JOHOR BAHRU: Malaysian Prime Minister Mahathir Mohamad stressed on Thursday (Mar 14) that there was no need to declare an emergency in the wake of the toxic waste pollution in Pasir Gudang, which has affected more than 2,700 people.
However, he reminded all quarters to exercise more caution in view of the ongoing crisis.
“No … it has not reached that stage (where an emergency has to be declared). There is no need for any evacuation, but we must be careful," Dr Mahathir said, when asked if there was need to declare an emergency for Pasir Gudang or evacuation of residents there.
“Those mobilised to contain the situation must also be prepared to handle the problem,” he told reporters after visiting victims who have been admitted to the Sultan Ismail Hospital.
“We cannot say the worst is over," he said.
“On the other hand, we don’t think it is going to be more serious than now. But what is important is that they know how to handle this problem.”
Dr Mahathir also praised the agencies under the State Disaster Management Committee, highlighting the medical and security teams' efficiency in tackling the crisis and preventing it from becoming worse.
“I found from the briefings I was given by various parties that they had carried out their duties well even though such a situation has never happened before (in the country). The Fire and Rescue Department, police, hospitals, schools, and others handled the situation admirably,” he said.
He also praised the doctors and medical staff for their “extraordinary response” in the face of this gas poisoning incident.
CLEANING CONTRACTOR WORSENED THE PROBLEM
Initial cleaning works on Mar 8 had inadvertently worsened the chemical reaction at the affected location, causing a spike in the number of people affected, said the National Disaster Management Agency.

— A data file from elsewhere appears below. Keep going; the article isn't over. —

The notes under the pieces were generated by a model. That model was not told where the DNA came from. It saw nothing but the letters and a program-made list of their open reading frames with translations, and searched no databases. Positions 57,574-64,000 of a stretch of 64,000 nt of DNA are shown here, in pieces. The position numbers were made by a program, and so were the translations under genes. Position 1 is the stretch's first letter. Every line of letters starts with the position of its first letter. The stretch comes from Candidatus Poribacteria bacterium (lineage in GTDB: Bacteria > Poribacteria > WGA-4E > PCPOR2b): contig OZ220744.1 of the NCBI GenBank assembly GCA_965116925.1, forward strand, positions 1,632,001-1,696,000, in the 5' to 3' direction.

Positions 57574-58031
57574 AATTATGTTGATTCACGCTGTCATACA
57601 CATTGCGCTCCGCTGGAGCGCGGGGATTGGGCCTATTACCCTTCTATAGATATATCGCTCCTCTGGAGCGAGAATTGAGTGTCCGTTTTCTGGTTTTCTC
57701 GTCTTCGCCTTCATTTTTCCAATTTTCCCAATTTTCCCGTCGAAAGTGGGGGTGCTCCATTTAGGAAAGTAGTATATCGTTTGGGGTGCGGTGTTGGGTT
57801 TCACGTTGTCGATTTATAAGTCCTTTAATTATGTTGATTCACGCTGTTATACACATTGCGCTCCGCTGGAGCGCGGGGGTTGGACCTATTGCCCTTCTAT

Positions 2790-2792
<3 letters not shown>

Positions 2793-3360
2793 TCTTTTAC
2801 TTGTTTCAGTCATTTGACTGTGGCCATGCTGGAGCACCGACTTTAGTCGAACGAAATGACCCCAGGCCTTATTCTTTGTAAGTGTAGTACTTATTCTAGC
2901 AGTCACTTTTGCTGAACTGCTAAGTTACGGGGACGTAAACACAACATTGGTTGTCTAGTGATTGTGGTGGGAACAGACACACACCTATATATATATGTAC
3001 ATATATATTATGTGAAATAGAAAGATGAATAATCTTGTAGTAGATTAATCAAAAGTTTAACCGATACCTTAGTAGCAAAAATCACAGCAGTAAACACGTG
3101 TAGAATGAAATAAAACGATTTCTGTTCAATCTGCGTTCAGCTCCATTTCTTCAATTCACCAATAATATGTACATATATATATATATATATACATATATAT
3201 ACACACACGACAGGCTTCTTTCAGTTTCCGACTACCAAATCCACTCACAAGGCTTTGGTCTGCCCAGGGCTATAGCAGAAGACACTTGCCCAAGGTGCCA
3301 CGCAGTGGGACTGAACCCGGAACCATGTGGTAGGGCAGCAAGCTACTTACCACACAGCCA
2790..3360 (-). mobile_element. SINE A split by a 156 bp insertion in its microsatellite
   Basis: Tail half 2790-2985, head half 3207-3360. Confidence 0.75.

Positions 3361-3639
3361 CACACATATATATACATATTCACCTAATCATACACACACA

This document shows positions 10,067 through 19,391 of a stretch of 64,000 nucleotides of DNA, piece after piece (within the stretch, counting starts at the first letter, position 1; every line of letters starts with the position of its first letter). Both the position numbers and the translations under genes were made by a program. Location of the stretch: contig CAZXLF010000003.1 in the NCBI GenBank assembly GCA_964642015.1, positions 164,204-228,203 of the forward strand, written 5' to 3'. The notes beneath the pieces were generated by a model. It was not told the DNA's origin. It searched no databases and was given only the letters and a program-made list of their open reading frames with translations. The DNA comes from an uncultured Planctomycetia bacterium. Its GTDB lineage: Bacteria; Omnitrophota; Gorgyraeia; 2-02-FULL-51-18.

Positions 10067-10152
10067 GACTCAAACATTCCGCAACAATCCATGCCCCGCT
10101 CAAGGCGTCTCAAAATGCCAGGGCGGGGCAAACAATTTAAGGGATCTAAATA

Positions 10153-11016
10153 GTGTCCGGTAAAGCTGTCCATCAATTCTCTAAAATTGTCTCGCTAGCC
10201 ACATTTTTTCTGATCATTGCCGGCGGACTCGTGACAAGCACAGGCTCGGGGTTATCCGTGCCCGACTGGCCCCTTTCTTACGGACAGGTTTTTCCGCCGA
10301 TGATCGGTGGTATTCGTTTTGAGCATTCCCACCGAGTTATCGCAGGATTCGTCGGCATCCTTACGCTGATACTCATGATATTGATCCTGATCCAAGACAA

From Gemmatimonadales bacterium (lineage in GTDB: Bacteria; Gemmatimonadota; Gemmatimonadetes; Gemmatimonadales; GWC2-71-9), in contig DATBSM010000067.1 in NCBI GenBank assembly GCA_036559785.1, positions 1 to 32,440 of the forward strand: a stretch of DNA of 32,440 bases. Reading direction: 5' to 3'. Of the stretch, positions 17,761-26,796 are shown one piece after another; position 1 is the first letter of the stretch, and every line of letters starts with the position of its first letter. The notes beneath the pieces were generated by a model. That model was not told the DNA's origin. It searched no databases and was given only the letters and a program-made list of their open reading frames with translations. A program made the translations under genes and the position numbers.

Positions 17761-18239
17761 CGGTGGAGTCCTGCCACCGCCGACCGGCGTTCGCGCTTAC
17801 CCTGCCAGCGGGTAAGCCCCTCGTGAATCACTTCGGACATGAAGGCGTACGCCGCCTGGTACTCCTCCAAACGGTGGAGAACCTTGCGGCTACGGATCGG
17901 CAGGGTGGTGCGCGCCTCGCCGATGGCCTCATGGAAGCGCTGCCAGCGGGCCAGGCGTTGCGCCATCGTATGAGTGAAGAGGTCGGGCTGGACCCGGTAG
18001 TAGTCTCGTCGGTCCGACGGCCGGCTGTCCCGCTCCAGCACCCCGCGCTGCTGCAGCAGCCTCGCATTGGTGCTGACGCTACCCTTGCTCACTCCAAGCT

According to the New Straits Times, Terbrau MP Steven Choong Shiau Yoon said that the first contractor, which was appointed by the district office, was not experienced in dealing with chemical waste.
“After informing the Energy, Science, Technology, Environment, and Climate Change Ministry (of the problem), I was instructed to form a special committee with relevant government agencies to ensure a smooth cleaning process," said Mr Choong.
“A contractor was appointed at the time to start on the cleaning process, but the state Health Department informed me that the contractor had no experience in cleaning up such chemical waste."
The contractor has since ceased operations.
Three new contractors have been appointed by the Department of Environment to continue cleaning efforts.
ENVIRONMENTAL QUALITY ACT MAY BE REVIEWED
Dr Mahathir also said he has not ruled out the possibility that the Environmental Quality Act 1974 would be reviewed in light of the incident.
This follows an outcry from the public that the punishment for those found guilty for offences under the Act are not severe enough.
"We take note of that, usually we face water or solid-based contamination, but this is gas contamination, something we have not dealt with," he told reporters at the Sultan Ismail Hospital on Thursday.
"We will study whether the Act should be strengthened."
Three suspects have been detained by the Department of Environment under the Environmental Quality Act 1974 in connection with the contamination.
If convicted, they face a maximum jail sentence of five years and a maximum fine of RM500,000.